On the 10th of December, I took part in the Institute For Degrowth Studies’ Get To Know Degrowth event series in Malmö. The series tries to introduce people new to degrowth to some of the concerns and ideas behind it. This particular edition was focused on how consumer electronics become rapidly obsolete, with a focus on smartphones and laptops.
Jessika Richter represented Repair Café and spoke about why repair makes sense ecologically but not economically and what specific challenges devices like smartphones presented. She covered supply chains, e-waste and regulations.
I used solar.lowtechmagazine.com to discuss software-induced device obsolescence. Specifically, how we designed that site with the intent to support at least 10-year-old devices as a way to discuss the material and energy impacts of software and how design decisions can have an impact on that.
After the talks, there were two short workshops, one about how to assess how repairable a smartphone is by Jessika. This involved participants looking at their phones for the presence of removable batteries or screws (good signs!) and looking at online resources like ifixit.com.
Impromptu Museum(?) Of Obsolete(?) Devices
For the workshop, I tried a bit of an experiment and asked participants to bring their old smartphones and tablets to the event so we could make an Impromptu Museum(?) Of Obsolete(?) Devices. With the intention to gather different stories and use the device’s (non)functionality as a starting point for discussions on (planned?)device obsolescence.
I had brought some of the devices that I had kept over the years or found in bins. With the devices, people could poke around and experience the specific ways in which smartphones and tablets become obsolete. All devices were in good shape hard-ware wise:
a Samsung Galaxy Tab 2 10.1( 2012) running LineageOS from 2020.
a Samsung Galaxy S2 (2011). Running Postmarket OS form 2023
a Samsung Galaxy Mega 6.3 (2013) running Samsung version of Android Kitkat c.a. 2014.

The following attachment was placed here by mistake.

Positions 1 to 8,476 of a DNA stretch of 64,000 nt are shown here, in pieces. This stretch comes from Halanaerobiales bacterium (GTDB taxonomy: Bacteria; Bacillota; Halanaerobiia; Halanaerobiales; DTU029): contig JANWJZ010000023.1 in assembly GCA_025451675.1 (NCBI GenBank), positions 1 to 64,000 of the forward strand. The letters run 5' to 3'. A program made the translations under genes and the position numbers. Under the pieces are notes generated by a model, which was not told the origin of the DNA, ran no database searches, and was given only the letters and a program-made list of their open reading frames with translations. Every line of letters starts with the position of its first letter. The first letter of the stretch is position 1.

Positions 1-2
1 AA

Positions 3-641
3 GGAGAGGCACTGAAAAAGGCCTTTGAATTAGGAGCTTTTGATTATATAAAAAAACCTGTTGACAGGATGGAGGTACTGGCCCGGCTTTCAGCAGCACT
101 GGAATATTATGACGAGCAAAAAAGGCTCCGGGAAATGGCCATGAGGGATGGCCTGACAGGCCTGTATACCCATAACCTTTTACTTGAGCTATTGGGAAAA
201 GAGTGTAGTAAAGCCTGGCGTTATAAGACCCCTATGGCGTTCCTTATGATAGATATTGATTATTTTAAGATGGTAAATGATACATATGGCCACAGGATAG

a Samsung Galaxy A3 (2015) running Samsung version of Android Nougat c.a. 2019 .
As a means of comparison, I asked participants to both try to load solar.lowtechmagazine.com and some of their favorite sites.
solar LTM loaded well and quick, even on the Samsung Mega with a 2014 browser that other sites would just not load on.
The Galaxy Tab was practically unusable because the 2020 LineageOS interface slowed everything down to a crawl. People tried to open instagram on it, but it took so long to load, people just gave up.
The Samsung Galaxy S2 was surprisingly snappy and would load all kinds of sites, but the “phone” is otherwise unusable due to missing firmware for audio, haptics, and modem.
The Galaxy A3 ran extremely slow, but would still load stuff.
Some devices brought by the participants included a 2008 Macbook Pro running the last MacOS version still supported. No issues there, very powerful computer. However, it had to be replaced because it was not powerful enough for the specific workloads for $DAYJOB.
Another was a Fairphone2 which was replaced after the public transport company’s app refused to run on the outdated OS. Moreover, the phone would end in boot loops because the battery did not carry enough charge anymore. That is something you can fix, but there was no point given the software.
An iPhone 5s was replaced after it stopped receiving updates and crucial apps would no longer run on it. Here again, aside from the battery, the phone was in good condition.
The idea of asking participants to bring a number of devices for the Impromptu Museum worked well as a workshop method. Everyone had stories of having to part with good devices they had paid a lot of money for because they were either too expensive to repair or because they couldn’t get crucial apps to run on it any longer. The close link to Repair Café meant some people intended to bring some devices to a next edition of the Café. For future, longer, workshops, it would be interesting to perhaps discuss what function (besides paper weight) these devices can still have.